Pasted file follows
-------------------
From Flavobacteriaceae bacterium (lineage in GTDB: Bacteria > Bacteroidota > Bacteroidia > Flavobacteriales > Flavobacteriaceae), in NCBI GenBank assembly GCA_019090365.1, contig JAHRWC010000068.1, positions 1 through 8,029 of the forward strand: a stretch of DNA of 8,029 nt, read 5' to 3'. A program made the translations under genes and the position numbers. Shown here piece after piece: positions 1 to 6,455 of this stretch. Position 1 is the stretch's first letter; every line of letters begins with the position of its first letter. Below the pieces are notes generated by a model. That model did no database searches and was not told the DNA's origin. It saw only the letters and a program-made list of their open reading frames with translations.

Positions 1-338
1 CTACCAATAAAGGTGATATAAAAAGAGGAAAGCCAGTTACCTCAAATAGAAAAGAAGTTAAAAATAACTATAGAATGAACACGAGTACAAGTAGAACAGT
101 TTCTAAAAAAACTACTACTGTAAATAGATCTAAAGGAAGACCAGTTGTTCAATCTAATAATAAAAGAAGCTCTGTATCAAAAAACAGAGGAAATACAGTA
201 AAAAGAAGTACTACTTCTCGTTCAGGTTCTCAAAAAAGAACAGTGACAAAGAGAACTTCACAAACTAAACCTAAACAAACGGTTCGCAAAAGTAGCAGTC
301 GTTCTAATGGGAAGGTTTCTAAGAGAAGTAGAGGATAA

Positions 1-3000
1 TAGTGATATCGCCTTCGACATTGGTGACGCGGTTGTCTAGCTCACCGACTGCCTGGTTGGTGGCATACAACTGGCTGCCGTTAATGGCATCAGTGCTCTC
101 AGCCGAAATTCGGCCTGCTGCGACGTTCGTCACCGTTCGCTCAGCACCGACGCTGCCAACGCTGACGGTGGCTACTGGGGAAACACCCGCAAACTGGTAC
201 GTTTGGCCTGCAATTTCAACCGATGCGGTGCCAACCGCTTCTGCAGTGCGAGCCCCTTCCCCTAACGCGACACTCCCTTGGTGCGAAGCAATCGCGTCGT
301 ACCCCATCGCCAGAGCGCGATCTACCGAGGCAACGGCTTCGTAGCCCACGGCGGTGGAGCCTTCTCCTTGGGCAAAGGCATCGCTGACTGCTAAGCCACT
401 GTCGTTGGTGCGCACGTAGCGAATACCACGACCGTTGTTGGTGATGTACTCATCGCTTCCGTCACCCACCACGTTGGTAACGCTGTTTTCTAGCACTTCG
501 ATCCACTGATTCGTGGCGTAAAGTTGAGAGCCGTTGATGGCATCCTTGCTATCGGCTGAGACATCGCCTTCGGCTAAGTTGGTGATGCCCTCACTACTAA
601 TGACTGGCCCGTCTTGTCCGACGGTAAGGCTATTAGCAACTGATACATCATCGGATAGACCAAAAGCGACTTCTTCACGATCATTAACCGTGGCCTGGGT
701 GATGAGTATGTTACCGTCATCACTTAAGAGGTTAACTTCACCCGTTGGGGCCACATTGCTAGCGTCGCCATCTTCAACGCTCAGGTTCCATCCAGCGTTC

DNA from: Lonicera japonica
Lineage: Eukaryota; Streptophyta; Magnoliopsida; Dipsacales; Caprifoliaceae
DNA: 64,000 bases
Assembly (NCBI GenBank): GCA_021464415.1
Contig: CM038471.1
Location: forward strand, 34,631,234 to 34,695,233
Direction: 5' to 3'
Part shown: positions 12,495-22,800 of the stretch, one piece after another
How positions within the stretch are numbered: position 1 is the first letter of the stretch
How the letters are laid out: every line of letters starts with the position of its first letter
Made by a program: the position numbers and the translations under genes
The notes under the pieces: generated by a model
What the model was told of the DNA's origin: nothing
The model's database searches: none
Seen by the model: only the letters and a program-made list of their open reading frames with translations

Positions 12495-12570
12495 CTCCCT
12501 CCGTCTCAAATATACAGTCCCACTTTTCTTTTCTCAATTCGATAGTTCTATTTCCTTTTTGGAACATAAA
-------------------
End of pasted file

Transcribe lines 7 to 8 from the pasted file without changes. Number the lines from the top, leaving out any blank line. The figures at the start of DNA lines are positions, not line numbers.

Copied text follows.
Positions 1-3000
1 TAGTGATATCGCCTTCGACATTGGTGACGCGGTTGTCTAGCTCACCGACTGCCTGGTTGGTGGCATACAACTGGCTGCCGTTAATGGCATCAGTGCTCTC